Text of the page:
Cincy Sundaes wraps up sweet year of grassroots micro-funding

 
Cincy Sundaes has wrapped up its second year of providing grassroots micro-funding for innovative projects. The program is organized by Erika Fiola, Strategic Initiatives Manager at Agenda 360, and Kristine Frech, Vice President at Skyward NKY.
 
They came up with the Cincy Sundaes concept on a City Swap trip to Detroit, where they heard about a program called Soup that hosts monthly dinners to raise funds for creative community projects. But instead of serving soup, Fiola and Frech decided to feature a make-your-own sundae bar.
 
“For us this is fun,” Fiola says. “We’re lucky enough to have jobs in the community that we love, so this is just the icing on the cake. We love seeing people come together to support good ideas that make our community a better place. Cincy Sundaes is a really family-friendly event, and we like to think we’re helping kids see that giving back can be fun.”
 
Fiola says that Dojo Gelato was quick to step up and support them by donating gelato for each event. The first Cincy Sundaes event was in April 2014 at Rhinegeist, when more than 175 people attended.
 
Here’s how it works. Cincy Sundaes accepts applications until a week before each event. Applicants can be for-profit or nonprofit, they just have to pitch their idea in one page.
 
“Erika and I review the proposals with a set of questions including: Will Cincy Sundaes funding be enough to bring this project to life? Will this benefit the region, a specific neighborhood or community? Is this unique?” Frech says. “We also take into consideration region. We want presenters from a variety of neighborhoods in both Ohio and Kentucky.”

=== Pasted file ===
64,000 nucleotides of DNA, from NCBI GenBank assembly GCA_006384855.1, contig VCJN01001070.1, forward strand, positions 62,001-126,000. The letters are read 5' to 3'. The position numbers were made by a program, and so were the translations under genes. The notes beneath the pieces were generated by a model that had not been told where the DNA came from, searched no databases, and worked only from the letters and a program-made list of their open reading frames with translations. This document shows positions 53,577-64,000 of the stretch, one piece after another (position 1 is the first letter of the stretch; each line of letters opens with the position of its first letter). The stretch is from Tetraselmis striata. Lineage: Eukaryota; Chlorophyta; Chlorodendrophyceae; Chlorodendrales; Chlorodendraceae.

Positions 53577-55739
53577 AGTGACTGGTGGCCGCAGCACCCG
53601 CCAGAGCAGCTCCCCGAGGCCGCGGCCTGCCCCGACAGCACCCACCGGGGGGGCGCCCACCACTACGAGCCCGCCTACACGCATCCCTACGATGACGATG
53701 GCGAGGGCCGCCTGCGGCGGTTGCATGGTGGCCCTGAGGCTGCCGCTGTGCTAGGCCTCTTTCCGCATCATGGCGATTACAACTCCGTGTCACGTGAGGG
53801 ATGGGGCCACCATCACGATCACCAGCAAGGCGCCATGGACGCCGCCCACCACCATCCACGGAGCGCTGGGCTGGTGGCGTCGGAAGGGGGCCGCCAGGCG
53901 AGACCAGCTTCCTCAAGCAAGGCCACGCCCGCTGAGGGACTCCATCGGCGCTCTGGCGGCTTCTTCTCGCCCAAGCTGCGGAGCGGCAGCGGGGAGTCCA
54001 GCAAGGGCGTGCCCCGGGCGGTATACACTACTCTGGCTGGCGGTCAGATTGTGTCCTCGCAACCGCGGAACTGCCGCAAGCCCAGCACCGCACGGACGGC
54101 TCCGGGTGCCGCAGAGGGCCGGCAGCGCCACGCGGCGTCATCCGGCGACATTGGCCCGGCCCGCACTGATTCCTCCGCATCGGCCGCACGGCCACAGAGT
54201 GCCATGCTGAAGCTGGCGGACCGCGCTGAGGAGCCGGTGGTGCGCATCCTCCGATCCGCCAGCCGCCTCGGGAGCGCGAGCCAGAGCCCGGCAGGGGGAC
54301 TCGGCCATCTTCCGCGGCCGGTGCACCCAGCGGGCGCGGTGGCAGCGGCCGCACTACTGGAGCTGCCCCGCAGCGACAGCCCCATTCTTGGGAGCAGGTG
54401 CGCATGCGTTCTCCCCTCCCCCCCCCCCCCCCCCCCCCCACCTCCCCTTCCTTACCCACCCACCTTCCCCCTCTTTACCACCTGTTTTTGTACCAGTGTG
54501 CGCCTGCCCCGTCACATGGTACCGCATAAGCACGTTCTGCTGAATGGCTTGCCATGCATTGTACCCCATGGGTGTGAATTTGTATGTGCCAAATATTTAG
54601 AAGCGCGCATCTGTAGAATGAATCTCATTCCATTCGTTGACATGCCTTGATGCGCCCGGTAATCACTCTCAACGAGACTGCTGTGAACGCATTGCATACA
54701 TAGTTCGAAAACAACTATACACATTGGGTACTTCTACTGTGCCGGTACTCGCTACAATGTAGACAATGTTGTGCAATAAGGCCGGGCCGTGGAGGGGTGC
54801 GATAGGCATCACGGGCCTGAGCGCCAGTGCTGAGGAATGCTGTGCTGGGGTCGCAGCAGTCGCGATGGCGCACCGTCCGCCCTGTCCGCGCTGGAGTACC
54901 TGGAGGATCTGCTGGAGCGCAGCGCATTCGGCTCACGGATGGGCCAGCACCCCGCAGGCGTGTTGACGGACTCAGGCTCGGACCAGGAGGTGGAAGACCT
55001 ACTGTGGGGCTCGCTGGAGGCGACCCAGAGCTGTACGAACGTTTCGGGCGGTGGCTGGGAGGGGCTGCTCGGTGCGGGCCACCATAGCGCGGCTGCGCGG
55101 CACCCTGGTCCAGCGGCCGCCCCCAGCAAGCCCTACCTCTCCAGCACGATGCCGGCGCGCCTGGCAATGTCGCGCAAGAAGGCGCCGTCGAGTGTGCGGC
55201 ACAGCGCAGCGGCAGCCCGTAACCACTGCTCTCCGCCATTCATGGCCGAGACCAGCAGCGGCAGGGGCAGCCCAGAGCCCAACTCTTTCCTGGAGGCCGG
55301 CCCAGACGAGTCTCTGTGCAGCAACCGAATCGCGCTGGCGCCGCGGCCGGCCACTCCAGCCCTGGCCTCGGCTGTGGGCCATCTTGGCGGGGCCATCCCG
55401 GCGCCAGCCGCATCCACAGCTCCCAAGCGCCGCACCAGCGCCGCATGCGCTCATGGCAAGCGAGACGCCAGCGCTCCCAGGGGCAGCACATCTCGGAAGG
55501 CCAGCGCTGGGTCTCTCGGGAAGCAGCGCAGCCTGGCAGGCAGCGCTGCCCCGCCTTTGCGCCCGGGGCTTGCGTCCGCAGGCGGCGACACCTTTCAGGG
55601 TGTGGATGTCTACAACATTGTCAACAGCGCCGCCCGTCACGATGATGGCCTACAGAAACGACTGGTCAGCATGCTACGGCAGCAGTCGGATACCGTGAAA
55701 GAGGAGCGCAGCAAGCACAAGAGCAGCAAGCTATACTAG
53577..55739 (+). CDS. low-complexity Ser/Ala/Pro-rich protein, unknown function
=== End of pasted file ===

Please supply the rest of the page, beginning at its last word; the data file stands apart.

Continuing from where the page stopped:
Four applicants are chosen to present at each Cincy Sundaes event, where they have four minutes and four audience questions to sway the crowd. Anyone with $5 can attend Cincy Sundaes, grab a gelato sundae and vote on the idea they like best. The winning idea gets all the money raised at the door.
 
Cincy Sundaes started in 2014 and funded five projects that year, including ArtWalks.
 
“Pam Kravetz and I had a blast pitching the Art on the Streets idea for ArtWalks at the very first Cincy Sundaes event,” Margy Waller says. “Several families brought their kids to help us illustrate how much fun our community-designed creative crosswalk painting would be. We had butcher paper and paint and colored pencils for everyone to suggest painting ideas.
 
“We were surprised and pleased to learn that the donations from Cincy Sundae eaters would be matched by the Greater Cincinnati Foundation. We painted six crosswalks with hundreds of citizen painters, bringing a fun surprise to thousands of people in our region and enhancing safety for walkers at the same time. None of this would have been possible without Cincy Sundaes’ support.”
 
Funds raised by Cincy Sundaes in the 2015 season were matched by People’s Liberty. The final event of 2015 was held in October with Sweet Cheeks Diaper Bank winning the vote.
 
“All of the Cincy Sundaes projects have been awesomely executed,” Frech says. “We ask winners to come back to a future event to talk about what they’ve done with their dollars. In some cases, like ArtWalks, you can visit the finished product. In other cases, like Changing Gears, you hear a powerful story about how providing access to a vehicle allowed a man to find sustainable employment. Either way, we have been very impressed with the impact our winners have had on our community.”
 
“We’ll be back next year,” Fiola says. “We hope to do some new innovative and fun things, so keep your eyes peeled! We plan to have details up on CincySundaes.com in early 2016.”
 

Read more articles by Julie Carpenter.

Julie Carpenter has a background in cultural heritage tourism, museums, and nonprofit organizations. She's the Executive Director of AIA Cincinnati.  
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